Andriese possesses stellar control (lifetime 2.0 BB/9 rate), but he has recorded a lifetime 4.49 ERA as a starter while showing mediocre strikeout skills (7.2 K/9 rate) and struggling with homers (1.2 HR/9 rate). Andriese will enter Spring Training with his sights set on holding off the 24-year-old De Leon, who ranks among the top fantasy prospects for 2017 after posting outstanding numbers (2.61 ERA, 0.94 WHIP, 11.6 K/9 rate) in Triple-A last season.

Zinkie's prediction: Andriese opens the season in the rotation, but De Leon ultimately makes at least 20 starts.

Cardinals' fifth starter
Competitors: Michael Wacha, Alex Reyes

Wacha entered 2016 as an integral part of St. Louis' rotation, having logged a 3.23 ERA across his first 58 career starts. But he went on the disabled list with a shoulder injury for the second time in three seasons and finished the year with a personal-high 5.09 ERA. If he cannot fend off the talented youngster Reyes (lifetime 3.50 ERA, 12.1 K/9 rate in the Minors), Wacha will likely open the campaign in the Cardinals' bullpen.

Zinkie's prediction: Wacha earns the final spot, with Reyes beginning the year in Triple-A. Reyes returns by June and is active in all leagues during the second half.

Reyes is top righty prospect

Pirates' fifth starter
Competitors: Tyler Glasnow, Drew Hutchison

Glasnow has enjoyed a spectacular Minor League career, using his stellar strikeout skills (career 11.6 K/9 rate) to post an impressive 2.03 ERA in the face of inconsistent control (lifetime 4.4 BB/9 rate). Looking ahead to Spring Training, Glasnow will need to prove that he can throw enough strikes to become a trusted member of the Bucs' Opening Day rotation. The owner of a lifetime 4.93 ERA as a big leaguer, Hutchison will also attempt to convince the Pirates of his viability as a starter.

Zinkie's prediction: Glasnow wins a rotation spot and makes an impact in all mixed leagues.

Mets' fifth starter
Competitors: Zack Wheeler, Robert Gsellman, Seth Lugo

After missing all of 2015 while recovering from Tommy John surgery, Wheeler was expected to reclaim a rotation spot upon his return last season. However, the right-hander experienced complications in his rehab and did not make an appearance with the Mets. Once considered to be a potential ace, Wheeler will now attempt to defeat Gsellman and Lugo for the final spot in the rotation. The latter two hurlers rescued the team's postseason push by capably filling spots in an injury-riddled rotation last year, with each posting a sub-3.00 ERA.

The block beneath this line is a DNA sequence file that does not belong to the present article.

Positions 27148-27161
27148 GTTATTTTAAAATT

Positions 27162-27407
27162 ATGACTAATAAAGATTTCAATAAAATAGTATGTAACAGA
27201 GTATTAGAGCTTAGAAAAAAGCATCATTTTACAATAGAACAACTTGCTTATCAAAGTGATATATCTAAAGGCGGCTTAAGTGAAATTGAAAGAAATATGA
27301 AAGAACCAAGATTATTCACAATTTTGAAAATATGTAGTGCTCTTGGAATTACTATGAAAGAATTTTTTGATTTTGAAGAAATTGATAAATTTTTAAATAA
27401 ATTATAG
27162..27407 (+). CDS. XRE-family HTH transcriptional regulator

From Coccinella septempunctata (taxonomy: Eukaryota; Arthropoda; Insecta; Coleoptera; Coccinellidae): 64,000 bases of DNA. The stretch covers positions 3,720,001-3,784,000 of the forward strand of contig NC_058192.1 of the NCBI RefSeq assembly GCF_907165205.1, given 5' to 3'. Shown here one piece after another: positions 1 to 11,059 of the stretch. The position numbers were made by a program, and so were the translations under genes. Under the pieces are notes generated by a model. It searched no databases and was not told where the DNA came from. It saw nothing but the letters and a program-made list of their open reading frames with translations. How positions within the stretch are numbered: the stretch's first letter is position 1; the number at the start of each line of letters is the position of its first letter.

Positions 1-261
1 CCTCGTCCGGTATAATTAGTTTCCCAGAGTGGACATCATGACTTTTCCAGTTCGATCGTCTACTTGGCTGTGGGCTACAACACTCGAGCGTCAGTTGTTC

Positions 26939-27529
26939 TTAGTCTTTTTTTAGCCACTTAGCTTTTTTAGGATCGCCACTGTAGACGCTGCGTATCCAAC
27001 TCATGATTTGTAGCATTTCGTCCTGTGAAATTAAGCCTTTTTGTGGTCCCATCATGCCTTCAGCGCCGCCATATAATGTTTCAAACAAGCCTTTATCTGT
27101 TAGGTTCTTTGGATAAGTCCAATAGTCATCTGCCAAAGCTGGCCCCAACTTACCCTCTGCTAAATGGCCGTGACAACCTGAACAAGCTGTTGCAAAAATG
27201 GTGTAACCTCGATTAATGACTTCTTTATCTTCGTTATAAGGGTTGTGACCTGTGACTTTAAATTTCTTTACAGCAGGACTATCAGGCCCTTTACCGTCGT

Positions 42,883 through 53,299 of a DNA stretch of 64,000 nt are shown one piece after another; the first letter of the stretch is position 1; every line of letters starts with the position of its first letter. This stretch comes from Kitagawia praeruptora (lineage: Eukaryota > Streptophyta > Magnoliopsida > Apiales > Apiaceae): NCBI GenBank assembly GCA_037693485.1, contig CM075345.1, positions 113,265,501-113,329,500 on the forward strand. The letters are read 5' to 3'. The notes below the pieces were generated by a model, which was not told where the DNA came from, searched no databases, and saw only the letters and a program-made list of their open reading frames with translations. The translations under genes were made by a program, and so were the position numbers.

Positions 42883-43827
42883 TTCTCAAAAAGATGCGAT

Zinkie's prediction: Gsellman earns the last rotation spot, with Lugo and Wheeler heading to the bullpen.

Zinkie on pitchers to watch

Angels' closer
Competitors: Huston Street, Cam Bedrosian

Although he has recorded 324 saves and a 2.97 ERA during his big league tenure, Street will need to reclaim the closer's role after producing a 6.45 ERA across 22 1/3 innings during an injury-shortened 2016 season. Street's main challenger is Bedrosian (1.12 ERA, 1.09 WHIP in '16), who was on the verge of taking over the ninth-inning gig when he landed on the disabled list last August with a blood clot in his right arm.

Zinkie's prediction: Bedrosian anchors the bullpen and becomes a fixture in mixed-league lineups.

Holland's fantasy impact

Nationals' closer
Competitors: Shawn Kelley, Blake Treinen

Likely to field one of the best teams in the National League, the Nationals should provide a wealth of save opportunities in 2017. Kelley may be the favorite to receive most of them, having produced a 2.64 ERA with a 0.90 WHIP and a 12.4 K/9 rate during his initial season with the team. But Kelley has dealt with his share of homer problems in his career (lifetime 1.2 HR/9 rate), which could open the door for Treinen -- who recorded a 2.28 ERA, a 65.9 percent ground-ball rate and a 0.7 HR/9 rate in '16 -- to claim the job.

Zinkie's prediction: After sharing save chances with Treinen at the outset of the season, Kelley eventually emerges as the superior option.

Fred Zinkie is the lead fantasy baseball writer for MLB.com. Follow him on Twitter at @FredZinkieMLB. This story was not subject to the approval of Major League Baseball or its clubs.